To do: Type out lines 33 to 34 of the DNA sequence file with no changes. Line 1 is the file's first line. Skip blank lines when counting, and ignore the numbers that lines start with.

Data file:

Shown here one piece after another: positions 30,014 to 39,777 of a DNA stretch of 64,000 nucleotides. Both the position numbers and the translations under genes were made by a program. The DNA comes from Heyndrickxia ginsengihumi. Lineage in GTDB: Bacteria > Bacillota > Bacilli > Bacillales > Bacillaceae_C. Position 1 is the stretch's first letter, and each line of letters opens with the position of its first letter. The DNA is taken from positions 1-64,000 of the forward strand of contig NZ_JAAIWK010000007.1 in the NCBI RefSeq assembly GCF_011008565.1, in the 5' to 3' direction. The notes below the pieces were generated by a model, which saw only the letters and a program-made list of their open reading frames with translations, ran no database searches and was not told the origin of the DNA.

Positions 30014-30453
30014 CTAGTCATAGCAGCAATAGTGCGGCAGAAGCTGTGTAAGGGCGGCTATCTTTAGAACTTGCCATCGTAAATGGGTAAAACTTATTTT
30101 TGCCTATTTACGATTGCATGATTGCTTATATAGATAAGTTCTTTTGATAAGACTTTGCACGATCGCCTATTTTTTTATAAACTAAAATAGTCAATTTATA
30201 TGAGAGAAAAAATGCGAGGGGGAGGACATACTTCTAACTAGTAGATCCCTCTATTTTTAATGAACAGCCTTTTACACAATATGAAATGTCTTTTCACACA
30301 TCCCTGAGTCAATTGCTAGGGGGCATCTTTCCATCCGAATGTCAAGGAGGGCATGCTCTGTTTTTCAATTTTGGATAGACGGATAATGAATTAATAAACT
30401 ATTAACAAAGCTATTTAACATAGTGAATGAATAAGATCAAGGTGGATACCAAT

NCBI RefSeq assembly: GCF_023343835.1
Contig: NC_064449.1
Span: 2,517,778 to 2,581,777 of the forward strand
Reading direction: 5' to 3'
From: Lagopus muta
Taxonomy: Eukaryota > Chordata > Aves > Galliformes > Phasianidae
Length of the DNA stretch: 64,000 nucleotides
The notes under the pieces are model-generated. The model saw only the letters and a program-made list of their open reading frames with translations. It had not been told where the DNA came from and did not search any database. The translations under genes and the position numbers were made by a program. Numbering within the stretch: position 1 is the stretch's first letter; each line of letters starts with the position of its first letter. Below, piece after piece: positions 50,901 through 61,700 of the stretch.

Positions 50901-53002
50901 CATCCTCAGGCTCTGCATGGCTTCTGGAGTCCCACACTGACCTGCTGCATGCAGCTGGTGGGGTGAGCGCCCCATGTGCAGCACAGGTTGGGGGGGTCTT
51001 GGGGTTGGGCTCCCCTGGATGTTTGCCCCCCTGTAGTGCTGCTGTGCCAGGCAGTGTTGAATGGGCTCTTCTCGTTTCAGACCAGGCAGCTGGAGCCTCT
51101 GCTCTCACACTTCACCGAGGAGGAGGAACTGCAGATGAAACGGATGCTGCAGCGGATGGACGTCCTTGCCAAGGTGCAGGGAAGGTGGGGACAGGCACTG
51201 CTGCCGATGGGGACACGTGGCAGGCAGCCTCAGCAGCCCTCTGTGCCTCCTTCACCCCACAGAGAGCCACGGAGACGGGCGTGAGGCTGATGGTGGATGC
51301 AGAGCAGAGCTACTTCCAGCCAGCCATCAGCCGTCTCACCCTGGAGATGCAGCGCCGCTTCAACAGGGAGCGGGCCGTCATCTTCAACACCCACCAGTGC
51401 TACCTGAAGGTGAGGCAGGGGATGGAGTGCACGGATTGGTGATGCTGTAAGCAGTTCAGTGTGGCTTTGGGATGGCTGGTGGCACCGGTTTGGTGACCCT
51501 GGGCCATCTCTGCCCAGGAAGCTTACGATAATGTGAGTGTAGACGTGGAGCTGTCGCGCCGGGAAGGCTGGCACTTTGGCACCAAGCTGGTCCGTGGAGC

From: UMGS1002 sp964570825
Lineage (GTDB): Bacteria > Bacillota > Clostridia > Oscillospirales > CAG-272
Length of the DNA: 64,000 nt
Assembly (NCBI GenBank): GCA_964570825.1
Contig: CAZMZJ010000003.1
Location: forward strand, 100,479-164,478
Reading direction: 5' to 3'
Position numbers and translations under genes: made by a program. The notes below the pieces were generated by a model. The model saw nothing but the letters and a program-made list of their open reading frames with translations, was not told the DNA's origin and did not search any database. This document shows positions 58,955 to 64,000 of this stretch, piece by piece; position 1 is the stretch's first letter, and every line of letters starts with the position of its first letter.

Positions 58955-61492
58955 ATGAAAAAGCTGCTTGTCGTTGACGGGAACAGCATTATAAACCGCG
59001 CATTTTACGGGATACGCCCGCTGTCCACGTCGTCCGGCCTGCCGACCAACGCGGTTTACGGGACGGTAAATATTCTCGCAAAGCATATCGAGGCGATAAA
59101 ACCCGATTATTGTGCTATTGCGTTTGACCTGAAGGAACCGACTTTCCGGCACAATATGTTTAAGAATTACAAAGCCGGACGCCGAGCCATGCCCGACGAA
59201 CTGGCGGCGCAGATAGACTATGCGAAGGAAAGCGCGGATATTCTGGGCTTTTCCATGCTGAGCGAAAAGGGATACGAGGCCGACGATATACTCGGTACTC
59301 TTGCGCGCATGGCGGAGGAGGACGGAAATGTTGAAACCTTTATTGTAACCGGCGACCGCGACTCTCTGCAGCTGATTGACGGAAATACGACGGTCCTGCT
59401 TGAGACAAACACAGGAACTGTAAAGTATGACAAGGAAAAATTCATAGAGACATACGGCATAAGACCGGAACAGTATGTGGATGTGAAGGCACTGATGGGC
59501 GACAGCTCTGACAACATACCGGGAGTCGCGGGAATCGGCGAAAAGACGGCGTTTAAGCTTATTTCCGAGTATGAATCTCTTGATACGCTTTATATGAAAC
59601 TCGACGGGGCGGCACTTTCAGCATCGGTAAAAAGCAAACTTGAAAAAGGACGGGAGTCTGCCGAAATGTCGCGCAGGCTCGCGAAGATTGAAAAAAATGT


58955 ATGAAAAAGCTGCTTGTCGTTGACGGGAACAGCATTATAAACCGCG
59001 CATTTTACGGGATACGCCCGCTGTCCACGTCGTCCGGCCTGCCGACCAACGCGGTTTACGGGACGGTAAATATTCTCGCAAAGCATATCGAGGCGATAAA